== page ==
Thursday, January 26, 2017

Wisconsin's road-building con again revealed

So a state audit finds Wisconsin is vastly over-spending on road projects because the estimated costs were low-balled and now we can't pay the bills.

I find nothing surprising about it: Wisconsin's road-building record has long been a scandal.

Two days ago, on January 24th, in a posting about Wisconsin failing to make an apparent first cut of Donald Trump-prioritized infrastructure projects in line for federal financing, I wrote this lede:

Too bad Wisconsin right-wing GOP Gov. Scott Walker set back rail manufacturing in Wisconsin, blocked the Milwaukee-Madison Amtrak extension and has no comprehensive state transportation plan except over-scheduled, under-financed 'plums' now-stalled - - poorly planned projects set in motion unsustainably to please his road-builder and legislative pals.
And in June, 2015, I put this lede on a post:
Data has been available for a long time exposing Wisconsin's lobbyist-driven plan to over-borrow-and-spend on wider highways the public doesn't want or need or can afford (think I-94 from Miller Park to the man-made mess known as the Zoo Interchange or the projected expansion of I-39/90 from Rockford to the Wisconsin Dells, for just two among many examples).
And a few months earlier, I'd noted, how many times do you have to ask?
Again, and again.
And not just near Milwaukee, as the battle goes on against State Highway 23.
But props to citizen blogger Gretchen Schuldt for taking the time to discover how the agency is using data to unleash the bulldozers and inflate state debt:
The “large urban freeways” WisDOT cites to justify its east-west I-94 expansion project carry an average of just 34% of I-94′s traffic load, according to WisDOT data.
Similarly, Jeff Gonyo and his fiscally-conservative suburban and rural allies who have been trying for years - - with some success in the courtroom - - to block the wasteful and unjustified expansion of State Highway 164 in Western Waukesha County north into the hills of Washington County brought their energy and facts to a recent state budget hearing:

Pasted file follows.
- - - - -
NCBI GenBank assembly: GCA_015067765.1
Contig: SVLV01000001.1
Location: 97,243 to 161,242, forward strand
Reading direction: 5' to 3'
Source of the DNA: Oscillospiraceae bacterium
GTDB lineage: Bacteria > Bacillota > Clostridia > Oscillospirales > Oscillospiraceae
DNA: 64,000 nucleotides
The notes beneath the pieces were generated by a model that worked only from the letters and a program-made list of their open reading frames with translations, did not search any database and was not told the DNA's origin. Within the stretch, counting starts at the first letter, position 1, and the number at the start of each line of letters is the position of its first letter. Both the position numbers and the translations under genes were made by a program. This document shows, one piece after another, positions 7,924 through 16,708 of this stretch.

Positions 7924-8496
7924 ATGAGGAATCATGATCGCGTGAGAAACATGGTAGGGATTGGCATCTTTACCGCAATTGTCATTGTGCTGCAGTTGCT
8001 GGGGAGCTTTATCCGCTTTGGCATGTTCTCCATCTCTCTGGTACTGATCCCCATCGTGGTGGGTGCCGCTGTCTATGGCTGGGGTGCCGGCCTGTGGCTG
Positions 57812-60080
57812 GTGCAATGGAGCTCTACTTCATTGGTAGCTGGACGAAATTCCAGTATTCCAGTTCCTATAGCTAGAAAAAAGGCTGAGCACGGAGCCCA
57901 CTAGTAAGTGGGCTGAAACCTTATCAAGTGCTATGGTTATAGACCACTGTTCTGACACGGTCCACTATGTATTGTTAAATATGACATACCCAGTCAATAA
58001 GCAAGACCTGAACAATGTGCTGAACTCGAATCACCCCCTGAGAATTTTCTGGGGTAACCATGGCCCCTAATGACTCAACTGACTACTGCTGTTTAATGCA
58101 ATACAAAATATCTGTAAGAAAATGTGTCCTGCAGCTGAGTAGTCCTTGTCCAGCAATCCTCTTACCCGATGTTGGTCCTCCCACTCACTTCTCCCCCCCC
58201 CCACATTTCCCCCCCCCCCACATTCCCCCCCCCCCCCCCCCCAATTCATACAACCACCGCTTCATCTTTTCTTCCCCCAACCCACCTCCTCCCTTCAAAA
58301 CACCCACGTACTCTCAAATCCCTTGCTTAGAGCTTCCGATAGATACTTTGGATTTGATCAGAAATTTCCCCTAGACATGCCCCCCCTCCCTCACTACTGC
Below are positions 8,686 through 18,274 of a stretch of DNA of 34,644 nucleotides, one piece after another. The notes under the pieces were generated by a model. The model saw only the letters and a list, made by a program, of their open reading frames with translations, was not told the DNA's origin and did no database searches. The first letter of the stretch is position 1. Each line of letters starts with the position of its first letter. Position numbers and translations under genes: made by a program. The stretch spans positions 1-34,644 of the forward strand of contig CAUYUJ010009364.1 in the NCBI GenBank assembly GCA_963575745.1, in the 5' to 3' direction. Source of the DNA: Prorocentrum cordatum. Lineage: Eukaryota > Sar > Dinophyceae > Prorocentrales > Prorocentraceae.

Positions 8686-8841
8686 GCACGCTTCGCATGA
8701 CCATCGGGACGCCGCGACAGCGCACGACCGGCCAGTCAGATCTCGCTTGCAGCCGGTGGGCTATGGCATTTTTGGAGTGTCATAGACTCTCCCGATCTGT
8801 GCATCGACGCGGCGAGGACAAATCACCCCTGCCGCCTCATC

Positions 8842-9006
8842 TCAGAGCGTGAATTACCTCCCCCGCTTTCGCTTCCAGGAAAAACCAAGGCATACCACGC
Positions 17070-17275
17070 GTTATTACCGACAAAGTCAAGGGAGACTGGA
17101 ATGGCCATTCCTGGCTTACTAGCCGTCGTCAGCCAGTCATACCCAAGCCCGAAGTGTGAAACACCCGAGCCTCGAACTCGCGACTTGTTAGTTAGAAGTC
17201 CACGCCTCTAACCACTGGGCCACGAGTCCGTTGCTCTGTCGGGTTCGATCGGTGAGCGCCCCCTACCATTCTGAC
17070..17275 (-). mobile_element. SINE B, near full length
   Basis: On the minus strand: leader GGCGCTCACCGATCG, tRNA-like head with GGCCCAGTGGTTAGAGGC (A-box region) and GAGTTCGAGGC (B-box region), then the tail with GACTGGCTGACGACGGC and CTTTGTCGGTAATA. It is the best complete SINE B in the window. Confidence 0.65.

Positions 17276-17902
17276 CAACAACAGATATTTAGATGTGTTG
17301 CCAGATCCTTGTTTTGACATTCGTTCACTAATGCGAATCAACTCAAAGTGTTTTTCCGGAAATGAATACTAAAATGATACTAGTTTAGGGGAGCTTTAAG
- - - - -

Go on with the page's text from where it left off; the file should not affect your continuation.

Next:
And in November of 2014, barely able to contain myself, I wrote:
Understanding the Walker/GOP/road-builder complex spending binge
To fully appreciate Team Walker's recklessly wasteful 'plan' to beg, borrow and otherwise tax you for the fresh billions that make all the road-builders' dreams come true - - to the year 2032! - - imagine that your selfish, estate-plundering drunken uncle has just presented you with a holiday wish list and scheme to keep himself satisfied, solvent and soused for the foreseeable future by diverting the lion's share of the family's already-debt laden assets into a trust which he manages, and can spend, at will.
My point being: this is nothing new.

People like former Milwaukee Mayor John Norquist for whom I worked between 1996 and 2004 fought for years against bloated WisDOT over-spending and over-building during gubernatorial administrations of both political parties, and even offered unsuccessfully an alternative plan crafted by city engineers to cut nearly $400 million from the roughly $8o0 million finally spent on the expanded Marquette Interchange and that also cost the city mightily in lost taxable property. 

And I have recounted often on this blog - - an example, here - - that the Marquette was just the first step in a $6.4 billion (in 2002 dollars) Southeastern Wisconsin Freeway rebuilding and reconstruction plan which will add with all its maintenance and related costs going forward 127 new mile lanes across seven counties - - a road-builders' dream 

written by the sprawl-inducing and suburban-tilting Southeastern Regional Planning Commission through a $1 million WisDOt grant without, as Norquist pointed out, any financing plan.

The seven-county proposal motion moved out of a SEWRPC fait-accompli project advisory committee on a motion made by then-Milwaukee County Executive Scott Walker

Which is why I titled a 2009 analysis of that reality "Freeway financing shell game exposed."

SEWRPC also gave its blessings in writing to the more expensive Marquette Interchange option.

Which is why I wrote in 2008:

It is a closed loop, planned and implemented by and with state and federal dollars spent in Southeastern Wisconsin predicated on the either/or scenario.
Highways, yes. $6.5 billion worth between 2004-2030.
Rail and other transit, no new dollars...
This imbalance in planning and spending on transportation is embedded because the lobbies for highways are stronger, better-positioned and richer than are the advocates for transit.
Wisconsin's debt-ridden highway spending is a multi-agency, perpetual private-public con, and it is completely fair politically that the burden for resolving it falls to Scott Walker - - though he is likely to pass on the pain to taxpayers, their children and numerous public services that will be starved of needed funding so the big con can be made to disappear.

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